On Pluralism In Western Culture

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I am currently reading a book on apologetics from my Logos library. The opening chapters of the text are littered  with quotes from D.S. Carson. CArson is an intellectual heavyweight in the area of Biblical scholarship and Christianity. I learned a great deal from his books while I was in seminary. The following are a few of the quotes I lifted from the text. These are all Carson quotes from God and Culture.

In the religious field, this means that few people will be offended by the multiplying new religions. No matter how wacky, no matter how flimsy their intellectual credentials, no matter how subjective and uncontrolled, no matter how blatantly self-centered, no matter how obviously their gods have been manufactured to foster human self-promotion, the media will treat them with fascination and even a degree of respect. But if any religion claims that in some measure other religions are wrong, a line has been crossed and resentment is immediately stirred up: pluralism … has been challenged. Exclusiveness is the one religious idea that cannot be tolerated.

Pluralism has managed to set in place certain “rules” for playing the game of religion—rules that transcend any single religion. These rules are judged to be axiomatic. They include the following: religiously based exclusive claims must be false; what is old or traditional in religion is suspect and should probably be superseded; “sin” is a concept steeped in intolerance. The list could easily be expanded.

Those who are committed to the proposition that all views are equally valid have eliminated the possibility that one or more of those opinions has a special claim to being true or valid. They have foreclosed on open-mindedness in the same breath by which they extol the virtues of open-mindedness; they are dogmatic about pluralism.…

Both the irony and the tragedy of this fierce intolerance stem from the fact that it is done in the name of tolerance. It is not “liberal education” in the best sense; it is not pluralism in the best sense. It is fundamentalistic dogmatism in the worse sense.…


Defending the Resurrection: Part 2- Defending the Resurrection

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Very often discussions about the truthfulness of Christianity center around proof for the existence of God or questions regarding the moral teachings. However important these topics may be, the most important component of Christianity is Jesus. Jesus is the man that makes Christianity different. In addition, He is the lynch-pin of the faith. If one desires to knock down the existence of God amongst Christians and destroy the very foundation of the faith, they need only pull this pin. Further, they need not even tear down Jesus entirely. Rather, one must merely disprove the resurrection. Paul wrote that if Christ did not rise from the dead, all belief is in vain. The main reason for this is that all of the most important beliefs regarding Christianity center around the reserection.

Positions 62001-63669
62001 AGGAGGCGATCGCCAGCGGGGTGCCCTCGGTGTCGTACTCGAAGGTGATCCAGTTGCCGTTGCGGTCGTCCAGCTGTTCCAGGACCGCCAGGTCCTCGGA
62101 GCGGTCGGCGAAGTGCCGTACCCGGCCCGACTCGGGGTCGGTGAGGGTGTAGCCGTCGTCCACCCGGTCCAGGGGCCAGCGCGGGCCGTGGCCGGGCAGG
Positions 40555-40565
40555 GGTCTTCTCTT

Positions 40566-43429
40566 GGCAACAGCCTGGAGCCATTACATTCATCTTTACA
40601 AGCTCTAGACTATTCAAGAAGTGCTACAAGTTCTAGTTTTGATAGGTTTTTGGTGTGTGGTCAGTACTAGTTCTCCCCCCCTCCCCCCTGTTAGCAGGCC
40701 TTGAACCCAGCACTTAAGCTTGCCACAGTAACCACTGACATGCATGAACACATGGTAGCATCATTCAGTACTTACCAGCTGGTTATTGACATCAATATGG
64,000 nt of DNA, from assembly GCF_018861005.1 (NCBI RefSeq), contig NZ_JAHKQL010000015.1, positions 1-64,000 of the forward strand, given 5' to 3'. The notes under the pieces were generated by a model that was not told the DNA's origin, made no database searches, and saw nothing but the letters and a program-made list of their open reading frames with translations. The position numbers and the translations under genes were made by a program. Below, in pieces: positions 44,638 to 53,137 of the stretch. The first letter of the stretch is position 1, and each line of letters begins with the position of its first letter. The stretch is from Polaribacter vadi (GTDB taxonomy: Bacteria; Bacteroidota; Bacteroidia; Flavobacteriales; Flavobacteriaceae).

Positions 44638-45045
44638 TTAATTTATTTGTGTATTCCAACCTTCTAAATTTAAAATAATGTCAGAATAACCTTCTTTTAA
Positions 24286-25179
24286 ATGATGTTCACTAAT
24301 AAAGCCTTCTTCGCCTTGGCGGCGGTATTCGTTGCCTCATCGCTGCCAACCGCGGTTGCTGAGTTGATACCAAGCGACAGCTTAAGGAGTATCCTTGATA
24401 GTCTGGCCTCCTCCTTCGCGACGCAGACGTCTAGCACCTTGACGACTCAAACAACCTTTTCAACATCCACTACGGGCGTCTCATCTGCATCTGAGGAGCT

Often, the argument that happens between atheists and believers revolves around the scientifically possible or provable. However, this is problematic because Christianity doesn’t revolve around scientifically verifiable facts. Rather, it revolves around historic events. This makes the argument subject to historically verifiable events. This makes the argument between believers and the skeptics look something like this: (please note this is an example that removes the religious element because it creates clarity)

Historian: The battle of Gettysburg took place between July 1 and July 3 in 1863. Robert E. Lee commanded the confederates, while George Meade commanded the union. Roughly 46,000 men were killed or wounded. It marked the beginning of the end of the confederacy.

Scientist: that’s an incredible story, but certainly you cannot prove this scientifically! You cannot measure anything that demonstrates that this took place, and that which was measured is not reproducible. 46,000 men killed in battle! That is simply hard to believe.

Historian: I have newspaper clippings, bullets, journal entries, and years of belief amongst Americans!

Scientist: Measure something and prove it to me! All of those things can be manufactured after the fact! Show me something measurable and repeatable!